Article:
Migration velocity analysis (MVA) using diffracted events is not a new
concept. Harlan (1986) addresses this problem and
proposes methods to isolate diffraction events around faults,
quantifies focusing using statistical tools,
and introduces MVA techniques applicable to simple
geology, e.g. constant velocity or *v*(*z*).
Similarly, de Vries and Berkhout (1984) use the concept of minimum
entropy to evaluate diffraction focusing and apply this
methodology to MVA, again for the case of simple geology.
Soellner and Yang (2002) estimate interval velocities
from focusing of diffractions simulated using data-darived
parameters.

Sava and Biondi (2004a,b) introduce a method of migration velocity analysis using wave-equation techniques (WEMVA), which aims to improve the quality of migrated images, mainly by correcting moveout inaccuracies of specular energy. WEMVA finds a slowness perturbation which corresponds to an image perturbation. Thus, it is similar to ray-based migration tomography Al-Yahya (1989); Etgen (1993); Stork (1992), where the slowness perturbation is derived from depth errors, and to wave-equation tomography Dahlen et al. (2000); Pratt (1999); Tarantola (1986); Woodward (1992) where the slowness perturbation is derived from measured wavefield perturbations.

The moveout information given by the specular energy is not the only information contained by an image migrated with the incorrect slowness. Non-specular diffracted energy is present in the image and clearly indicates slowness inaccuracies. Traveltime-based MVA methods cannot easily deal with the diffraction energy, and are mostly concerned with moveout analysis. In contrast, a difference between an inaccurate image and a perfectly focused target image contains both specular and non-specular energy; therefore WEMVA is naturally able to derive velocity updates based on both these types of information. Our proposed method can benefit, and thus be used in conjunction with, methods to isolate diffracted energy from the seismic data, such as the one proposed by Khaidukov et al. (2004).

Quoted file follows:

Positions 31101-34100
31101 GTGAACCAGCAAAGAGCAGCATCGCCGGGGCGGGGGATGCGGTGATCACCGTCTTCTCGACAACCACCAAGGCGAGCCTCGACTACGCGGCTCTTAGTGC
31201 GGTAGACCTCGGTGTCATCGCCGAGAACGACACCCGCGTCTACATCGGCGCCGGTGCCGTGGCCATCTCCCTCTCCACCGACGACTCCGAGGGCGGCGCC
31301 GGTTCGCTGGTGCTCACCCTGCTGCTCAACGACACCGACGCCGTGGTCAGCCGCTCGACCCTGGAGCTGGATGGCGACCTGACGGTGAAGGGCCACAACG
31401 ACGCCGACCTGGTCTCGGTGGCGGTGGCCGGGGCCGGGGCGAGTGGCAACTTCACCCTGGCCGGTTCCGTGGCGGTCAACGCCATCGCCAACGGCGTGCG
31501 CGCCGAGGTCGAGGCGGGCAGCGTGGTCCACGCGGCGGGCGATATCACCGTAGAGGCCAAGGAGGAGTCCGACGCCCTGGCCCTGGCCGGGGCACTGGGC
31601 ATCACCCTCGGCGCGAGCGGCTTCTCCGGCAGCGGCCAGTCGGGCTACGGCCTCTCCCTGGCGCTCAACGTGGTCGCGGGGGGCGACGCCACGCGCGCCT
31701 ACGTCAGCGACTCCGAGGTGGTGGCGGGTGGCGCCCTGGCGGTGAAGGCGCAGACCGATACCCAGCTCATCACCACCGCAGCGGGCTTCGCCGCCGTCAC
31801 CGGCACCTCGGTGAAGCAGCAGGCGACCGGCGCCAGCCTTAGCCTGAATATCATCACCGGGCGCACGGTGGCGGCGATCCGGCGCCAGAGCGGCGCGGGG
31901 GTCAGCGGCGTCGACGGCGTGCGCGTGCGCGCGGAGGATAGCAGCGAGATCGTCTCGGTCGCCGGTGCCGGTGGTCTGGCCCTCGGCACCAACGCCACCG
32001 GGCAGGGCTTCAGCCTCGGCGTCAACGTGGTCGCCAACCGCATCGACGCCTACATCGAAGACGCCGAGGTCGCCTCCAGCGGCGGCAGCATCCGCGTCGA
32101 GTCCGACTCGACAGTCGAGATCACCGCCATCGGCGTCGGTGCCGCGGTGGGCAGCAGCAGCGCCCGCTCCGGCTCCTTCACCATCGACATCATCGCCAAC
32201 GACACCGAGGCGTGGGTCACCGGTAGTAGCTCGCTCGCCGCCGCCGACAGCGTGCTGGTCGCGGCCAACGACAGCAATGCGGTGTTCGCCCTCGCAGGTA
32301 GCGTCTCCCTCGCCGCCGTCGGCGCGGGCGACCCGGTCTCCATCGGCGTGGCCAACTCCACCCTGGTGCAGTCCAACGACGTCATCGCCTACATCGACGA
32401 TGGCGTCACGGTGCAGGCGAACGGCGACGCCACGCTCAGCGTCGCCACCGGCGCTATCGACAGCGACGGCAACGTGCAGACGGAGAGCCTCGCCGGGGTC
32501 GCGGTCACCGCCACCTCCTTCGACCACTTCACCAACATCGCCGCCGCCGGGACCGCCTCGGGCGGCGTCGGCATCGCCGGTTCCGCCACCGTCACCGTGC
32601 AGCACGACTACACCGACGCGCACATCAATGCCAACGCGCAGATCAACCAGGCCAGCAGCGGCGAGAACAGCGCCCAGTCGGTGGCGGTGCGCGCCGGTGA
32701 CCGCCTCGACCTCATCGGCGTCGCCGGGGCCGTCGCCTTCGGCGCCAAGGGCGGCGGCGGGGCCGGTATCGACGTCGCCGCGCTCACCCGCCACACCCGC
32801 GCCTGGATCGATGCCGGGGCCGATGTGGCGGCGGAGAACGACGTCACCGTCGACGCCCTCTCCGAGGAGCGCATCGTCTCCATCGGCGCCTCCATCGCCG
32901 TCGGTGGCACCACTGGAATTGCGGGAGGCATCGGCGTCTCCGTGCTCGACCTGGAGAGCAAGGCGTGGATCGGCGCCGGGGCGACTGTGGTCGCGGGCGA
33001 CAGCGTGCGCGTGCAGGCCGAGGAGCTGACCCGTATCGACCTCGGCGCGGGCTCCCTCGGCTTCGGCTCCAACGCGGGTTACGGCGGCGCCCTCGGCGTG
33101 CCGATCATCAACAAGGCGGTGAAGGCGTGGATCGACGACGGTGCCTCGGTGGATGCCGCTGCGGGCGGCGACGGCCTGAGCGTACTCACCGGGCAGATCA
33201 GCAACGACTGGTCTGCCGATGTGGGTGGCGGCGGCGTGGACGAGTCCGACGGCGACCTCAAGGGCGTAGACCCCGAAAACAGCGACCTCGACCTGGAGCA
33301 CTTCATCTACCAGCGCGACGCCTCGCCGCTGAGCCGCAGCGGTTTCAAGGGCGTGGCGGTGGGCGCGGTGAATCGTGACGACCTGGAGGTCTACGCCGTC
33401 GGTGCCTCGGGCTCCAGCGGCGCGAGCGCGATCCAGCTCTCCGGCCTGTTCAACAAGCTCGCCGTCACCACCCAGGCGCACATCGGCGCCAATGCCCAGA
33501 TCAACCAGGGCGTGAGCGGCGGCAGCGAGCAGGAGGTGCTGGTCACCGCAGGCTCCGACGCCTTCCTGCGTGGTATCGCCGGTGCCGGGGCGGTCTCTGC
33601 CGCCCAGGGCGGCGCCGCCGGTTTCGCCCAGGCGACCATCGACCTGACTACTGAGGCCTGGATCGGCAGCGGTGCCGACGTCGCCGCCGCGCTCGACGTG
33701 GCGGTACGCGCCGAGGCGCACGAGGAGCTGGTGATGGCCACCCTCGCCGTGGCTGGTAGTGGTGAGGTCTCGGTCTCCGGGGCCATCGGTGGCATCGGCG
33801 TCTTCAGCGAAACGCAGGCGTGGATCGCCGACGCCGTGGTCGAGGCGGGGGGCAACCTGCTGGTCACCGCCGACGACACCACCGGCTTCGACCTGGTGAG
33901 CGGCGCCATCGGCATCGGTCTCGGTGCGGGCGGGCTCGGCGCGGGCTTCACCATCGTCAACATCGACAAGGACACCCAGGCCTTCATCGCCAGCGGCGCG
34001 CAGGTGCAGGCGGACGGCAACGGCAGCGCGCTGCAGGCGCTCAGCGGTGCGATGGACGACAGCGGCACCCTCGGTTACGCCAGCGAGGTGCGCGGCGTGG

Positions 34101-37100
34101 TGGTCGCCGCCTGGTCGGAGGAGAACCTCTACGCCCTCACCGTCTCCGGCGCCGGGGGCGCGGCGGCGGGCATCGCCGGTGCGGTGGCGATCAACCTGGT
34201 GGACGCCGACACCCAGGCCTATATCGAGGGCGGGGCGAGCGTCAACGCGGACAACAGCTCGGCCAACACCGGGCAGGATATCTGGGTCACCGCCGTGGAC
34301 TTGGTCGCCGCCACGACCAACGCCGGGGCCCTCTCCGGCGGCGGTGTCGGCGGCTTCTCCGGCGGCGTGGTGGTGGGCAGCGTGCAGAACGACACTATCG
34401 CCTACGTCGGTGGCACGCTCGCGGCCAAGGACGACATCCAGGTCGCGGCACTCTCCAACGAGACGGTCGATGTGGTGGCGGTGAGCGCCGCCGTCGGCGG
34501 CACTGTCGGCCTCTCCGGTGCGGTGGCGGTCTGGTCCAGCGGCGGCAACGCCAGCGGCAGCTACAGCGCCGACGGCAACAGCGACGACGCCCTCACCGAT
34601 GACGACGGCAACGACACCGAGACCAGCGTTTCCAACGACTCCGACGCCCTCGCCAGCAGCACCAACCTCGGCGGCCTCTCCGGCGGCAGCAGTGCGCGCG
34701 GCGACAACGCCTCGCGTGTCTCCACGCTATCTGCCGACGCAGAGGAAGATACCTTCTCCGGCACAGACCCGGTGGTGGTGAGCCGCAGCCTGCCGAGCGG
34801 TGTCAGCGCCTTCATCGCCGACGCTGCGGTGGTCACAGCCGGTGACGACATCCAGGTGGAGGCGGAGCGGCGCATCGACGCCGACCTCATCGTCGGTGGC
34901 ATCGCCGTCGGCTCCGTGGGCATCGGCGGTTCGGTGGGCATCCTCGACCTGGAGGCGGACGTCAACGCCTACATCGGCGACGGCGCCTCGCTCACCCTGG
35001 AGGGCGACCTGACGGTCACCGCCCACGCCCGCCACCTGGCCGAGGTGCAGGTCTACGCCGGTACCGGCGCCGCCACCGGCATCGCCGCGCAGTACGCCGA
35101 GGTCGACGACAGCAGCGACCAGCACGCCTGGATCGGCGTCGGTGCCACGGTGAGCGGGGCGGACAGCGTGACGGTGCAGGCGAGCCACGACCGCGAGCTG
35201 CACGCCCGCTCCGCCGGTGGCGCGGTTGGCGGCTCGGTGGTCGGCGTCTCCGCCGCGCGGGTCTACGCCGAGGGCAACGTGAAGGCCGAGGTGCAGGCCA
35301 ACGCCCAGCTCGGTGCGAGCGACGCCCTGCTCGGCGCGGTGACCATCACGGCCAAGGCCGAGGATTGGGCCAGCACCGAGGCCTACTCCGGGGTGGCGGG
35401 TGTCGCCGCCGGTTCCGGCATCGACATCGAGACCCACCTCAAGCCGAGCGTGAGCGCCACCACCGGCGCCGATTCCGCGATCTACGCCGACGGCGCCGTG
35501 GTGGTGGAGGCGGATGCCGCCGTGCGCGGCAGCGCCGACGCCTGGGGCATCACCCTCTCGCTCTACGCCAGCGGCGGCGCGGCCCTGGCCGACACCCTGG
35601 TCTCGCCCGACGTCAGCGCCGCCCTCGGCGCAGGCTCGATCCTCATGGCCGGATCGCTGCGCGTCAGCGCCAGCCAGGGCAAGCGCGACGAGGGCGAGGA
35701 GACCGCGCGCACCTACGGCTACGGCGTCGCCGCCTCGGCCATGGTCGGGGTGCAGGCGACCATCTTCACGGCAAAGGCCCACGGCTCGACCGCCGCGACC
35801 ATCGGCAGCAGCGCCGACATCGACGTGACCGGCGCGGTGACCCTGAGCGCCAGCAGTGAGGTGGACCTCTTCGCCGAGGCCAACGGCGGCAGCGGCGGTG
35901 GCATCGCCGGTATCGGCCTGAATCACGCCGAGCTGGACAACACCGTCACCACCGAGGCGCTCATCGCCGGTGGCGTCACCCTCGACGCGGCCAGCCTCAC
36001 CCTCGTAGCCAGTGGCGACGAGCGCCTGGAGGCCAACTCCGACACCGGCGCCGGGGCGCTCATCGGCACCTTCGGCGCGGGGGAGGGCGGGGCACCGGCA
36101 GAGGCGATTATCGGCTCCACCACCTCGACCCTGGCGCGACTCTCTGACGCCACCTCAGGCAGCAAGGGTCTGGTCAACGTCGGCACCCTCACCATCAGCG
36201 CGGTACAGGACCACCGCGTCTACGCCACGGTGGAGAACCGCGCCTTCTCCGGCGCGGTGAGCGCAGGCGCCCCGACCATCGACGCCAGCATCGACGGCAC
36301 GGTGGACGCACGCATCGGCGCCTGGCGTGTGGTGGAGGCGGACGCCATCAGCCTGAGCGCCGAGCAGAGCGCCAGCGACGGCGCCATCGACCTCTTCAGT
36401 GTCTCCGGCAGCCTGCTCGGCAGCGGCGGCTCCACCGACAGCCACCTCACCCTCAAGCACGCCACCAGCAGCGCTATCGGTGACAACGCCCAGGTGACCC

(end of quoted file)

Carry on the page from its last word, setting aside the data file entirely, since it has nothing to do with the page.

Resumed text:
In this paper, we use WEMVA to estimate slowness updates based on focusing of diffracted energy using residual migration. One possible application of this technique in seismic imaging concerns areas with abundant, clearly identifiable diffractions. Examples include highly fractured reservoirs, carbonate reservoirs, rough salt bodies and reservoirs with complicated stratigraphic features. Another application is related to imaging of zero-offset Ground-Penetrating Radar (GPR) data, where moveout analysis is simply not an option.

Of particular interest is the case of salt bodies. Diffractions can help estimate more accurate velocities at the top of the salt, particularly in the cases of rough salt bodies. Moreover, diffraction energy may be the most sensitive velocity information we have from under the salt, since most of the reflected energy we record at the surface has only a narrow range of angles of incidence at the reflector, rendering the analysis of moveout ambiguous.

We begin with a summary of the wave-equation MVA methodology, specialized to diffraction focusing, followed by synthetic and real-data examples from seismic and GPR applications.

5/23/2004